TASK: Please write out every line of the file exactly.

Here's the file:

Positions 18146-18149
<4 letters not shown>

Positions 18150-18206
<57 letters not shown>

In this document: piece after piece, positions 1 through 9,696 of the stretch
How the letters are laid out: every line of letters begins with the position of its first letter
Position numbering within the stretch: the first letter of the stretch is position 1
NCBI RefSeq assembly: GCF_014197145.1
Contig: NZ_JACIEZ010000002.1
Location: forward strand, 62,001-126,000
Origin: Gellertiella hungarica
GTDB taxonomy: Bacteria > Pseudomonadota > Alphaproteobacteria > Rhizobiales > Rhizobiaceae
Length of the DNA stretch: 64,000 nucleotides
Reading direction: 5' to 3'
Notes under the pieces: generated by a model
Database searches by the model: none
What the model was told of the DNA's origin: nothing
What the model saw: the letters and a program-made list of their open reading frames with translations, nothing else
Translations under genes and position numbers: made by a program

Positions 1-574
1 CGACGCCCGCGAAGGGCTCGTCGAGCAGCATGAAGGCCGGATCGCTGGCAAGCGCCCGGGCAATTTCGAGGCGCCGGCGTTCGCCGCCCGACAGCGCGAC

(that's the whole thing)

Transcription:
Positions 18146-18149
<4 letters not shown>

Positions 18150-18206
<57 letters not shown>

In this document: piece after piece, positions 1 through 9,696 of the stretch
How the letters are laid out: every line of letters begins with the position of its first letter
Position numbering within the stretch: the first letter of the stretch is position 1
NCBI RefSeq assembly: GCF_014197145.1
Contig: NZ_JACIEZ010000002.1
Location: forward strand, 62,001-126,000
Origin: Gellertiella hungarica
GTDB taxonomy: Bacteria > Pseudomonadota > Alphaproteobacteria > Rhizobiales > Rhizobiaceae
Length of the DNA stretch: 64,000 nucleotides
Reading direction: 5' to 3'
Notes under the pieces: generated by a model
Database searches by the model: none
What the model was told of the DNA's origin: nothing
What the model saw: the letters and a program-made list of their open reading frames with translations, nothing else
Translations under genes and position numbers: made by a program

Positions 1-574
1 CGACGCCCGCGAAGGGCTCGTCGAGCAGCATGAAGGCCGGATCGCTGGCAAGCGCCCGGGCAATTTCGAGGCGCCGGCGTTCGCCGCCCGACAGCGCGAC